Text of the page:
To change or not: Is your image working for you?

I am always intrigued by the number of TV advertisements that promise a whole new look, feel or image simply by purchasing their product. But is a new image really necessary to stand out from the crowd? And when it comes to business, is there a right time or wrong time, right way or wrong way, to change your business image, especially when you’ve invested heavily in the current one?

I am always intrigued by the number of TV advertisements that promise a whole new look, feel or image simply by purchasing their product. But is a new image really necessary to stand out from the crowd? And when it comes to business, is there a right time or wrong time, right way or wrong way, to change your business image, especially when you’ve invested heavily in the current one?

Several months ago, I pondered these questions as I decided to visit my favorite local restaurant, which had recently undergone significant renovations. Curious on both a personal and professional level, I decided to see for myself if the new identity would impact my experience and influence my decision to remain a loyal customer.

Engaging the companionship of two close friends, also regular customers, we arrived on Saturday night. I was shocked by the total transformation that had taken place when I stepped inside the newly painted doors. Our once cozy family-style restaurant had been replaced by a trendy, city-style restaurant du jour. With stark, contemporary décor and cold, uncomfortable furnishings, it seemed a dichotomy of its former self. Not unattractive in a cold, architectural way, it was clear the owners had spent a great deal of time and money creating something completely new.

Ordering our favorite dishes — luckily they were still on the menu — our conversation turned to our new surroundings. One friend commented that she thought the décor was “interesting,” and if she’d never eaten there before, she probably wouldn’t have paid it much mind. The other aired her disappointment that she could no longer smell the tantalizing aromas that had always wafted from the kitchen. I decided I would reserve my overall impression until after the food had been served.

When my plate arrived, I was relieved to see that the dish looked exactly the same. Hoping to revisit the past, I closed my eyes and reverently placed the first bite in my mouth. My taste buds applauded and I breathed a sigh of relief. Things were as they should be until I opened my eyes and was catapulted back into reality.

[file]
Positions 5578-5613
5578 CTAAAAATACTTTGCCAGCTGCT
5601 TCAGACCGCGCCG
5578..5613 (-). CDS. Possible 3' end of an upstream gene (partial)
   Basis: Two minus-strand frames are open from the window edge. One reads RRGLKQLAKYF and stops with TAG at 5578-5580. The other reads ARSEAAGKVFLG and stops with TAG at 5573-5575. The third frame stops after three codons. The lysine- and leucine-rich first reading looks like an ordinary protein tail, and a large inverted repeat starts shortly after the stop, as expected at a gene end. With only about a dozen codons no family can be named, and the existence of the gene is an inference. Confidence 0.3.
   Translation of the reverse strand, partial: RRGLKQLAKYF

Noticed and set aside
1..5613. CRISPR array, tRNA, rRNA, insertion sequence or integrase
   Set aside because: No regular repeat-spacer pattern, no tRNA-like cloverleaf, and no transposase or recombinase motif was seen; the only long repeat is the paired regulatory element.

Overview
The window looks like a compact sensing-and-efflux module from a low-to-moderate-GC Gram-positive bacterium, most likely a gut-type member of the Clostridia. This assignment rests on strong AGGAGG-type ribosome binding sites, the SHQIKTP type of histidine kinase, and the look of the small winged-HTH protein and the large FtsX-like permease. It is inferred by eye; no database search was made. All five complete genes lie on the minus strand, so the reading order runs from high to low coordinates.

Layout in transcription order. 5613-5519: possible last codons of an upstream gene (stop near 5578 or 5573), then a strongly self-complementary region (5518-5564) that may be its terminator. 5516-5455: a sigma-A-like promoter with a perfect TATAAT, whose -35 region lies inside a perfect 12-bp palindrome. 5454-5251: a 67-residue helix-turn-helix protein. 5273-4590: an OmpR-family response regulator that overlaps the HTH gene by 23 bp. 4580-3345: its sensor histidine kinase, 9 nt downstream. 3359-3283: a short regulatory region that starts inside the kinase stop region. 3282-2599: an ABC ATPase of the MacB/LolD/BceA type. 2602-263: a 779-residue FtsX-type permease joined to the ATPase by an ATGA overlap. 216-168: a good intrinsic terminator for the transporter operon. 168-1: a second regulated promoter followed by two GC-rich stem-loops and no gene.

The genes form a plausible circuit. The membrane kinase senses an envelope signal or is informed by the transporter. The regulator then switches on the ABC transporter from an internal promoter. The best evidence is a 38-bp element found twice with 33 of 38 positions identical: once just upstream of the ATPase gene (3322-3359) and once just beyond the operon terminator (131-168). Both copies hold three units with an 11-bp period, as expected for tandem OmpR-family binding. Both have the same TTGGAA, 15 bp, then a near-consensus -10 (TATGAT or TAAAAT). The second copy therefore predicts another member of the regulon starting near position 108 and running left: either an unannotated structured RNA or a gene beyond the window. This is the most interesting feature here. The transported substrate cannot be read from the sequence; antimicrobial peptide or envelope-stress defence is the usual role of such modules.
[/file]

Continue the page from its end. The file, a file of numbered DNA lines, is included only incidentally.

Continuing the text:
No matter how much I wanted to engage in a familiar memory, it wasn’t possible. The new surroundings had a direct impact on my dining experience, and I knew I would probably not return.

During our goodbyes, the conversation naturally centered on our visit. I think it is safe to say all of us were disappointed. “I just don’t get it,” said one of my companions, “Why did they have to change when it was fine the way it was?” “Maybe we weren’t the kind of customers they really wanted,” said the other.

Working in the field of marketing and public relations, these comments resonate with me. When a client comes to me believing that changing their image will somehow change their business success, I always ask them to evaluate several things before they make such a giant leap. “Would a complete image change help reposition your business or will it negatively impact the existing customer equity you already have?” “Are you looking to increase sales by attracting a different type of customer or can you add to the bottom line by simply improving the customer relationships you already have?

If, as a business owner, you can’t answer these questions without a deep conviction, my suggestion is to look before you leap. Do some research, survey your target market, and determine what resources are needed to move you forward. You may indeed need to undergo a complete image change or you may just need to update the one you have. So when it comes to “change or not to change,” the simple answer lies in the question; “Is your current business image really working for you?”

Susan Burnash owns Purple Duck Marketing in Kirkland. Her company focuses on marketing, public relations and video production for businesses and nonprofits. Visit her Web site at www.purpleduckmarketing.com. Susan can be contacted by phone at 425-896-8959 or by e-mail at susan@purpleduckmarketing.com.


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